The most distant spacecraft in the solar system — Where are they now?

Since the launch of Pioneer 10 in 1972, humans have been launching objects into outer space for 50 years. As of right moment, five spacecraft have either arrived to or are rapidly reaching the outer reaches of our solar system: Voyager 1, Voyager 2, New Horizons, Pioneer 10, and Pioneer 11.

The majority of these probes have confounded expectations and are continuing to function well after the completion of their initial mission objectives. These spacecraft were initially intended to explore our neighbouring planets, but they are now blazing a trail outside of the solar system, giving astronomers unique vantage points in space. In 2022, they have been very active.

Voyagers 1 and 2

The Voyager missions celebrated a very special anniversary this year: 45 years of operations. From close fly-bys of the outer planets to exploring humans’ furthest reach in space, these two spacecraft have contributed immensely to astronomers’ understanding of the solar system.

Voyager 1 has been in interstellar space for ten years, and it’s still going strong, according to Linda Spilker, a planetary scientist at NASA’s Jet Propulsion Laboratory (JPL) in California and the project scientist for the Voyager mission.

This year’s mission encountered a significant setback when the spacecraft started transmitting its location data incoherently. The cause was identified and operations were resumed once the engineers realised that the spaceship shouldn’t have been using a problematic piece of computer gear.

However, such occurrences are to be anticipated with an old spacecraft. The team is also actively controlling each spacecraft’s power supply, which is depleting annually due to the radioactive generators’ deteriorating efficiency. To everyone’s surprise, the scientific instruments are still functioning flawlessly despite the fact that mission workers turned off heaters keeping them warm throughout this year’s mission.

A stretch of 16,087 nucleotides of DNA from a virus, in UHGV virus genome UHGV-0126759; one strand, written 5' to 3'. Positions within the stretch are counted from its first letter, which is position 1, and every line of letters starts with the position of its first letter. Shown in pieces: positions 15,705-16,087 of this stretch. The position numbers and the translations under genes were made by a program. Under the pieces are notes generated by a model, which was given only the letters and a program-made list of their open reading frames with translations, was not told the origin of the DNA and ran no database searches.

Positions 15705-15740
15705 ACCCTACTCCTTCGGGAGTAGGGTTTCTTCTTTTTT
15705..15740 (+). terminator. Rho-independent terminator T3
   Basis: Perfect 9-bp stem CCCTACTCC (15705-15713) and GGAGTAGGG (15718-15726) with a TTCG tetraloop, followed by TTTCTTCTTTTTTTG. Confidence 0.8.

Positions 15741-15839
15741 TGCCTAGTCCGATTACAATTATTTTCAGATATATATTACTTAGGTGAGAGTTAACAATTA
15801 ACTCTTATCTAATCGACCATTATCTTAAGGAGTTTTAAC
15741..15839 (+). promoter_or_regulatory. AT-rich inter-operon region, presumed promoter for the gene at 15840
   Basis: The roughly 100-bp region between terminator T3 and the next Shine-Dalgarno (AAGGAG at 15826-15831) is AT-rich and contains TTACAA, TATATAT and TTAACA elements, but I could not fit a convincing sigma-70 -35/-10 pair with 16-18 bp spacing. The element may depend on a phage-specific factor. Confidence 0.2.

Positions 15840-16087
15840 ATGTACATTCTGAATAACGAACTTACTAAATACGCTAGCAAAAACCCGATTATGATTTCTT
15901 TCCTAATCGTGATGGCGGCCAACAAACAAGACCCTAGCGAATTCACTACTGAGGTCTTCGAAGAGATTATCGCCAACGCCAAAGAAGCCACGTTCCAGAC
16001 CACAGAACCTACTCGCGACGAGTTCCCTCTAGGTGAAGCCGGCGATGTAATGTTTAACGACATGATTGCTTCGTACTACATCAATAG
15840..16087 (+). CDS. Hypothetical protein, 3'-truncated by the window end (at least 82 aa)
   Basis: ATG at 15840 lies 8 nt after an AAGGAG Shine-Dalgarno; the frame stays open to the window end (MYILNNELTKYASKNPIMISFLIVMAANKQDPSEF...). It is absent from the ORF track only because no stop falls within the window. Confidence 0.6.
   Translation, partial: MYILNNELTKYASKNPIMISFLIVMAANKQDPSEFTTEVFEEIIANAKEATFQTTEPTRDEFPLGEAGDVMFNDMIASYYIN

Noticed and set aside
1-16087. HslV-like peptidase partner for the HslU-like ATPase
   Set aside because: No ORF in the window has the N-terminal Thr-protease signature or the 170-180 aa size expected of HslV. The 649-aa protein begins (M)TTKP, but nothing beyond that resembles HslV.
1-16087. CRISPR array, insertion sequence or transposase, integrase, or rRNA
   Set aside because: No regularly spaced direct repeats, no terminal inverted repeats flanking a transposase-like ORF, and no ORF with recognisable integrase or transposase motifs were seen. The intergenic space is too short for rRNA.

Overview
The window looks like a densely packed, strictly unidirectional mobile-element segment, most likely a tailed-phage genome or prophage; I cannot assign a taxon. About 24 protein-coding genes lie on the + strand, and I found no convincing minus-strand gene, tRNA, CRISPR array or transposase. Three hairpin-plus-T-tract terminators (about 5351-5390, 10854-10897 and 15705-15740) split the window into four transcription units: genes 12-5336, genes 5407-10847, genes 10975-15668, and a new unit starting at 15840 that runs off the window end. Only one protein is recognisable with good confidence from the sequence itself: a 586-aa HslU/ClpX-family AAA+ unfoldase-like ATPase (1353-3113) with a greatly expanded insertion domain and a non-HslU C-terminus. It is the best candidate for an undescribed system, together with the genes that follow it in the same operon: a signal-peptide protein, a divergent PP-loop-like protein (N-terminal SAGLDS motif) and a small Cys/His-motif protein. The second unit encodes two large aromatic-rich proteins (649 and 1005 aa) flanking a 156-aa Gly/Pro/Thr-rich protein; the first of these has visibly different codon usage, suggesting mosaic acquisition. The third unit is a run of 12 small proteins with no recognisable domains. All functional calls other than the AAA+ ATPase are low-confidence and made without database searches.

The edges of the solar system have been full of surprises, too. It would make sense that plasma from the sun becomes more sparse and spread out as you move away from the center of the solar system, but in fact, the Voyagers have encountered much denser plasma after crossing the heliopause. Astronomers are still puzzled about that one.

Pioneer 10 and 11


Due to their status as, you guessed it, pioneers, the Pioneer spacecraft have a particular place in the annals of space history. Unfortunately, these historic 50-year-old spacecraft are no longer operational; Pioneer 10 stopped receiving signals in 2003, while Pioneer 11 hasn’t made touch since 1995.

But despite the fact that we are no longer directing them or launching their rockets, both of these spacecraft remain visible signs of human existence in the solar system and are still travelling. The principles of physics state that once a spacecraft is launched on a route out of the solar system, it cannot be stopped unless some external force alters the trajectory.

New Horizons

With its launch in 2006, New Horizons is by far the most recent of these revolutionary missions. This probe has been zipping out of the solar system at a record pace since finishing its well-known flyby of Pluto in 2015. It is expected to arrive at the heliopause around 2040.

As its first mission extension, it successfully executed a flyby of the smaller Kuiper Belt object Arrokoth in 2019 in addition to completing its initial goal. The spacecraft went into hibernation earlier this year since an extended mission wasn’t yet authorised. The second Kuiper Belt Extended Mission, or KEM2, is officially underway, and the team is eager to get started. KEM2 started on October 1 but will remain in hibernation until March.

The mission team is currently getting ready for fascinating new observations. The team is ready to use New Horizons as a powerful observatory in the far reaches of the solar system, providing a perspective we can’t achieve here on Earth. This is thanks to cutting-edge instruments, which are far more sophisticated than those the Voyagers carried in the 1970s.

In particular, Bonnie Burrati, a planetary scientist at JPL, is anticipating fresh perspectives of Kuiper Belt objects (KBOs), the ice and rock fragments beyond Neptune. According to her, the distinctive location of New Horizons in the outer solar system offers fresh perspectives on these KBOs. Based on how light scatters and casts shadows on the objects, various viewpoints can inform astronomers about the objects’ surfaces’ roughness, among other things.

Even beyond the initial purview of planetary research covered by New Horizons, this subsequent extended mission will explore. Now, in addition to the Voyagers, the spacecraft will deliver measurements of the cosmic rays and background light in space that are better than ever, track the distributions of dust throughout our solar system, and gather essential data on the sun’s influence. Astronomers can map out abnormalities in the solar system’s structure thanks to the three operational far-out spacecraft’s independent courses of travel.

Fortunately for New Horizons, evidence point to the spacecraft having enough power to continue through the 2040s and probably beyond, travelling 300 million miles (480 million kilometres) further into unexplored territory each year.


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